There’s also a rumor that Microsoft will show off a new slim version of the Xbox 360, one that uses a chip that combines graphics and a processor in a single chip. This could lower the system’s cost and position Microsoft to lower its prices further. It will also counteract Sony’s popular PS 3 Slim. We’ll find out more about these possibilities at E3.
If you look back on its history, Microsoft has made tremendous progress. But if you only want to look at Microsoft’s bright side, don’t compare it to Nintendo’s progress, because that’s what shows what you can really do if you think smarter than the competitors.
Sony is the tortoise of this generation
Sony got off to a slow start in 2006 because of the $600 price tag on the PS 3. But it got back in the running last year when it sliced the price to $299 for its mainstream model and launched a slimmer version dubbed the PS 3 Slim.
Sony made a lot of mistakes, but the company believes that its focus on long-term goals, such as the establishment of the Blu-ray high-definition video standard, paid off. The decision to add Blu-ray forced Sony to delay a 2005 launch until 2006, putting it behind Microsoft. And the extra costs of the console hurt Sony’s ability to match the prices of its rivals. Now, lots of buyers are citing the free Blu-ray player that comes with the PS 3 as a reason for the purchase.
But the missteps caused a big reversal in fortune, with Sony falling from the dominant position with 70 percent-plus market share in PS 2 generation to 23 percent today. By any measure, that’s a huge business disaster. Sony’s PlayStation Portable business is also hurting. Nintendo has outsold it by more than 2 to 1. And the PSPgo, which was Sony’s answer to Apple’s downloadable apps, was over-priced when it launched last October. The PSPgo has landed with a thud, prompting new rumors of a PSP 2. But whatever Sony does in handhelds, it still has a better business than Microsoft, which has no handheld business at all.
While it’s easy to declare Sony the loser in this generation, the company has been a speedy tortoise lately. It has been gaining on Microsoft ever since the introduction of the PS 3 Slim. Sony’s worst enemy has been itself, since a shortage of consoles has hampered sales.
As the chart at the top shows, many of Sony’s exclusive games have been highly rated. Some games such as Uncharted 2: Among Thieves just aren’t possible on the other platforms. If that were the only thing that mattered, then Sony could keep on gaining ground. But this is the age of mass market gaming, not just pretty graphics. And Sony has lost many exclusive games that it once commanded, such as Grand Theft Auto and Final Fantasy.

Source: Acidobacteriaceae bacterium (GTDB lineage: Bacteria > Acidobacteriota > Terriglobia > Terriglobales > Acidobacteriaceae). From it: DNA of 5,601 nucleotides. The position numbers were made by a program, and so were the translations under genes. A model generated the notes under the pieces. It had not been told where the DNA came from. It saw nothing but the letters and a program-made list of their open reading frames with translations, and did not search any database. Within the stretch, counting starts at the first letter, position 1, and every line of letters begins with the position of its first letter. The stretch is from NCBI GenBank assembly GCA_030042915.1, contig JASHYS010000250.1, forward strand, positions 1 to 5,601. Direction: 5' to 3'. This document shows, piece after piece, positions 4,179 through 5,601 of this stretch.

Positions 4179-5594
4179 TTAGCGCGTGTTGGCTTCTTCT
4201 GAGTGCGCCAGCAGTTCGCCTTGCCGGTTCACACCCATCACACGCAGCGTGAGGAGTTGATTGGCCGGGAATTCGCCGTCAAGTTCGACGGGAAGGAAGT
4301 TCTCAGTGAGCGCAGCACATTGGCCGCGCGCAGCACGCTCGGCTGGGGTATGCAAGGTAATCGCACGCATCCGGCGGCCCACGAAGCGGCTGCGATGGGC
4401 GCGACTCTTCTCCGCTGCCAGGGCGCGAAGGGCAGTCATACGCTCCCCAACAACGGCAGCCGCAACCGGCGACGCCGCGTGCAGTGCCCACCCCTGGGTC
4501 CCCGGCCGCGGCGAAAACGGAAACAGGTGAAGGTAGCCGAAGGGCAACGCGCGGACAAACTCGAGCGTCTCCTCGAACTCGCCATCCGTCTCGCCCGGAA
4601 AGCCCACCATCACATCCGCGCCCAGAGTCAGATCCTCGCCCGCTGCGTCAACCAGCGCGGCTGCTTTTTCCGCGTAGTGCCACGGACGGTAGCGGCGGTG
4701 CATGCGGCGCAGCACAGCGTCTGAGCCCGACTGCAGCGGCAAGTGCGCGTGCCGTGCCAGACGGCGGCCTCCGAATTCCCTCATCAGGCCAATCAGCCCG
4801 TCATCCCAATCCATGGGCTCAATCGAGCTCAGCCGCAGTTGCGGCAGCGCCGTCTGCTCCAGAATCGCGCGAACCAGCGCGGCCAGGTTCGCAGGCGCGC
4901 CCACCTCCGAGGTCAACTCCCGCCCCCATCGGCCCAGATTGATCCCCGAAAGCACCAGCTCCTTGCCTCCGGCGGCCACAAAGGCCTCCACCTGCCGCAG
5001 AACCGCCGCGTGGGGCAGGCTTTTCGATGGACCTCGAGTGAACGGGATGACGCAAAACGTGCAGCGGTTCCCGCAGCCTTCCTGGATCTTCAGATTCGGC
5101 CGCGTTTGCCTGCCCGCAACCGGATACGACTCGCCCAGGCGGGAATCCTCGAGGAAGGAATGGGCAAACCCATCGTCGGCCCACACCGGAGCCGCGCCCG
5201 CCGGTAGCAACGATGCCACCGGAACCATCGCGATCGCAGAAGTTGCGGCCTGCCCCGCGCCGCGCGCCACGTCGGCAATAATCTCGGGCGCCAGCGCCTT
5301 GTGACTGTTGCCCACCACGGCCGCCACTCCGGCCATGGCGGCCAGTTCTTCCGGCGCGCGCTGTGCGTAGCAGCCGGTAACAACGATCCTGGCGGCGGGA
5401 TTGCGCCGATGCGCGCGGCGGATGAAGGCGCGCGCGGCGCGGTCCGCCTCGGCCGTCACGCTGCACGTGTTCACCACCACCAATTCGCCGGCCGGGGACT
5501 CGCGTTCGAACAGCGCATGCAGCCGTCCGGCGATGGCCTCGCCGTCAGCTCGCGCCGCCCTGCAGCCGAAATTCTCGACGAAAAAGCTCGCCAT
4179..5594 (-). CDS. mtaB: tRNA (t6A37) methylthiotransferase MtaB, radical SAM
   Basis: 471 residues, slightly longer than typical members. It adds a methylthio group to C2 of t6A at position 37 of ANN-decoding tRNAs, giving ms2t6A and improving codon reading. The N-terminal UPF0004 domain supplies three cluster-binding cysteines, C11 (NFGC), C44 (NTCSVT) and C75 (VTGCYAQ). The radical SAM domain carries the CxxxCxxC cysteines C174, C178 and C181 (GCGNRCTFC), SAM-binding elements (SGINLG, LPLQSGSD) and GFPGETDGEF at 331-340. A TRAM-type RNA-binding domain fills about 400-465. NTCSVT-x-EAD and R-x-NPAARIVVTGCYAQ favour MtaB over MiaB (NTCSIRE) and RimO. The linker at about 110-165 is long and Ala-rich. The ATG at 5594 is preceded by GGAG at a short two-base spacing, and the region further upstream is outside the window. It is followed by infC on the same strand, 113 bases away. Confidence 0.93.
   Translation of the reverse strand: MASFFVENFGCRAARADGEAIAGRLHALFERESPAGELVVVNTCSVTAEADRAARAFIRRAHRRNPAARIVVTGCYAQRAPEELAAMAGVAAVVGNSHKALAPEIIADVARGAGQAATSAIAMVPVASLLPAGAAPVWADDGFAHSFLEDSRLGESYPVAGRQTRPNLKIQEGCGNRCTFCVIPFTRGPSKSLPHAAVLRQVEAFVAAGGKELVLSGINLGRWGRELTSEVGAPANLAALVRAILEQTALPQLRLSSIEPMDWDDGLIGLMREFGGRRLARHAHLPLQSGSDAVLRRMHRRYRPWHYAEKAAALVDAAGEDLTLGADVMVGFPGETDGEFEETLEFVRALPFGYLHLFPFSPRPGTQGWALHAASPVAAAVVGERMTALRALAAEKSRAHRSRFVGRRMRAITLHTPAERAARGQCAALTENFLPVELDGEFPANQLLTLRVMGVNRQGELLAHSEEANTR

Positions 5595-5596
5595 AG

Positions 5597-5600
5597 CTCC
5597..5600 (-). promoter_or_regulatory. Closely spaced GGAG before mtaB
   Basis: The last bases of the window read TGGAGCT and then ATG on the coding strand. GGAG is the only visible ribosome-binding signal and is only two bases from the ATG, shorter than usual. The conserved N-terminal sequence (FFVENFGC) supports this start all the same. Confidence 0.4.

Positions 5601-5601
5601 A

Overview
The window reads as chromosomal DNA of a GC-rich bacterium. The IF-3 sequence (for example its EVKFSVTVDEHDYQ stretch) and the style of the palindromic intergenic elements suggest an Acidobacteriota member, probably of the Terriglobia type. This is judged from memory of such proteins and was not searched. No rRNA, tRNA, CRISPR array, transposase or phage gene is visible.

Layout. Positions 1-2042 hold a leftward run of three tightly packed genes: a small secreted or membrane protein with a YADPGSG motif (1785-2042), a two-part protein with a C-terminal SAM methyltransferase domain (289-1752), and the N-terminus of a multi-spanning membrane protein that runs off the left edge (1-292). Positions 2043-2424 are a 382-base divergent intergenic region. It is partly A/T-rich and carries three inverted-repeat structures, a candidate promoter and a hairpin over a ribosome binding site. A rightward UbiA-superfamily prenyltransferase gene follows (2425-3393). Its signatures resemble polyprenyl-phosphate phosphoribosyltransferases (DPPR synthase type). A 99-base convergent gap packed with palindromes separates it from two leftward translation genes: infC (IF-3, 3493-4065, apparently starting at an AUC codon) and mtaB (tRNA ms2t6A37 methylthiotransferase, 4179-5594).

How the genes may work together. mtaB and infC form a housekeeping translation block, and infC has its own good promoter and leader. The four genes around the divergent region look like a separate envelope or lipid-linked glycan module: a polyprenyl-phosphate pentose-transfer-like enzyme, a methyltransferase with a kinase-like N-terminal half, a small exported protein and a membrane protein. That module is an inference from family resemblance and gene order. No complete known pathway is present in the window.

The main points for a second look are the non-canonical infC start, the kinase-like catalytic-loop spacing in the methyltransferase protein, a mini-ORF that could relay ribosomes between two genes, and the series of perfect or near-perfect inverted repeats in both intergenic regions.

Sony’s pretty games have enabled it to turn around its financial performance and move back into profitability after a few bad years. Sony’s major bet for the fall is the Sony Move, a wand-like motion-sensing controller that will allow for precise control of games. It’s like Natal, but less ambitious. Sony says Move’s big benefit is its precision.
Sony is also latching on to the fact that the PS 3 can accommodate 3D viewable images on TVs. The parent company is making a big push to sell 3D TVs, but I don’t think it adds to the gaming experience, based on what I’ve seen so far with demos of games such as Killzone 3. Lastly, there’s a rumor Sony will begin charging for a premium version of its PlayStation Network online service. It’s about time for that, given Microsoft’s success with Xbox Live’s premium service.
Sony still has a lot to prove, but it has been on the mend and it has a fighting chance for second place.
Conclusion: There’s too much at stake to surrender
In summary, each competitor has something to crow about. The good thing is this isn’t a grueling war where nobody wins, as in World War I. With three profitable companies, everyone stands to gain, and gamers will benefit from the competition. And with all of the attention that gaming is getting these days, don’t be surprised if more players will join the fray in a war that crosses all platform barriers. After all, games are the No. 1 apps in mobile games, and both Apple and Google are committed to dominating the market for mobile devices. Whoever wins the video game war is going to own a very precious relationship with some of the most engaged customers on earth. With so much at stake, one thing is for sure. No one is going to surrender just yet.